The Paralympics is a hugely positive event to showcase the pure resilience and outstanding physical ability of disabled athletes. If you’re lacking in motivation to finish off that annual report, or just can’t be bothered going to the gym, these Paralympians show there’s no excuse to achieve your absolute best.
Here are six of our favourites…
Louise Sauvage’s remarkable story is etched in the hearts of all Australians. The Paralympic Games stalwart won two golds and a silver medal at the Sydney 2000 Olympics and powered through the finish line for multiple medals in Barcelona, Atlanta and Athens. The super-human athlete experienced an agonising spinal condition resulting in a number of operations, and her inspiring sporting achievements has gone down in the history books as one of Australia’s most successful athletes of all time.
Great Britain’s Sitting Volleyball Paralympian Charlie Walker said the Paralympics “has made people realise that athletes are athletes and people are people. It doesn’t matter if you’re Usain Bolt or in a wheelchair, we’re all people.” Walker is an ex-soldier who suffered serious meningitis in 2006, and after countless operations, it resulted in the amputation of both legs in 2008. The star athlete only took up volleyball 3 years before spiking his way to staggering success in the 2012 Paralympics.
Fourteen-year-old Australian Paralympian Maddison Elliott shines in the pool and proves you are never too young to take out world rankings. Despite being diagnosed with cerebral palsy at kindergarten age, Elliott dove into success on the world stage. She took home gold in the 100m freestyle relay and made the 50m hers in the competitive 50m freestyle. The young Paralympian also won bronze in the 100m and 400m freestyle adding to her accolade of achievements. Elliott proudly became the youngest Australian Paralympian to win gold at the London 2012 Paralympic Games.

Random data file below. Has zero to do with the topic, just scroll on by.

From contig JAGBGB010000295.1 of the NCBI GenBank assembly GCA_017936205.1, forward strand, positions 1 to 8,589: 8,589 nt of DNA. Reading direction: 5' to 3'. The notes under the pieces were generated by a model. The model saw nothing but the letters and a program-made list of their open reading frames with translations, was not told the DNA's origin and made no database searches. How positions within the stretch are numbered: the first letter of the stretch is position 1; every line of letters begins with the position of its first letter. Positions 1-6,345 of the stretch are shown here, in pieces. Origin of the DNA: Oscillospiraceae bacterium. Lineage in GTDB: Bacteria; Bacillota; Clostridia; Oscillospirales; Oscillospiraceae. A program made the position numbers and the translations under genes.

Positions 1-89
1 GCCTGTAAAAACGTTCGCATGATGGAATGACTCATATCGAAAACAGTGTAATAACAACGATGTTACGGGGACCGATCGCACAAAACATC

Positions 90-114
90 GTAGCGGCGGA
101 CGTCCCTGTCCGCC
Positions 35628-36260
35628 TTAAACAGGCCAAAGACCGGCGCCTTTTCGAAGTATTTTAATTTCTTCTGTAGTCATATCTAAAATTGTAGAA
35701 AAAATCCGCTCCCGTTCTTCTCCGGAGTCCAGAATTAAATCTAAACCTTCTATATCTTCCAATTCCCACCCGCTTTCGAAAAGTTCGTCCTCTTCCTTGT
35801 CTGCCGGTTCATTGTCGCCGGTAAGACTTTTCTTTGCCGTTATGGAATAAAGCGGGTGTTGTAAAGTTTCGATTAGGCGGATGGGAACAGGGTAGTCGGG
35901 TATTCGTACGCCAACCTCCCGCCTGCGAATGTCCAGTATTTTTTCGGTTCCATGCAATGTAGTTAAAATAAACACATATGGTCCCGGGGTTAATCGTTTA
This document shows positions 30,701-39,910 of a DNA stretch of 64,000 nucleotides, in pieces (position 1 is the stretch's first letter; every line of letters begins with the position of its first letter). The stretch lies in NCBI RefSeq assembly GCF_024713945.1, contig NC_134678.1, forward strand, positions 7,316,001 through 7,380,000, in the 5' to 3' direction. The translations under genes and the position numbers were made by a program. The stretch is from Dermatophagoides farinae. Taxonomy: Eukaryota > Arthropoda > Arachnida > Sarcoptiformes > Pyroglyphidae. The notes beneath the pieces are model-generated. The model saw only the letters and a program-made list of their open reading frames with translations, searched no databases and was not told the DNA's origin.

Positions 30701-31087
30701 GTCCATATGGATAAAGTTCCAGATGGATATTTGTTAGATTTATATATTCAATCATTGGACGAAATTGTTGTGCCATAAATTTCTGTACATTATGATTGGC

On your marks… get set… go! British World Record Wheelchair racer Hannah Cockroft showed how it’s done in the 2012 Paralympics. The 21 year old suffered brain damage, deformed legs and weak hips shortly after birth, but was determined not to let this hold her back. This hard-working young woman is the reigning world champion in 100m and 200m sprints and demonstrates that we should never underestimate our ability to achieve.
If skiing and winter-sport is foreign to you, and you have constantly procrastinated over whether you will be able to hit the slopes, here is Cameron Rahles-Rahbula’s story. The young Cameron was diagnosed with a rare form of bone cancer at 12 years of age, and sadly, he lost his left leg after a series of chemotherapy. A Mount Buller ski camp first ignited Cameron’s passion for skiing and his brilliant technique quickly accelerated him to a stellar alpine skiing career. The Australian made the 2006 Paralympic Team for the Torino Games and has been carving up in the snow at prestigious championships around the world. Rahles-Rahbula’s career highlight was becoming two-time bronze medallist in the 2010 Vancouver Games. He was awarded Australian Paralympian of the Year that same year.
Let Ben Weekes’ story show you that sheer persistence pays off. The wheelchair tennis player suffered a blood clot as a thirteen year-old, causing him to become a paraplegic. Weekes’ tenacious spirit got him into wheelchair sports, and he quickly found love for tennis. Soon enough, he was volleying and smashing his way to the top. This Australian went on to serve up a storm in Athens 2004 and Beijing 2008, and his willingness to strive to be his best is extraordinary.
Rebecca Parish is a freelance journalist with a creative edge who creates fascinators with plastic moulding.
Photo Credits: Wikipedia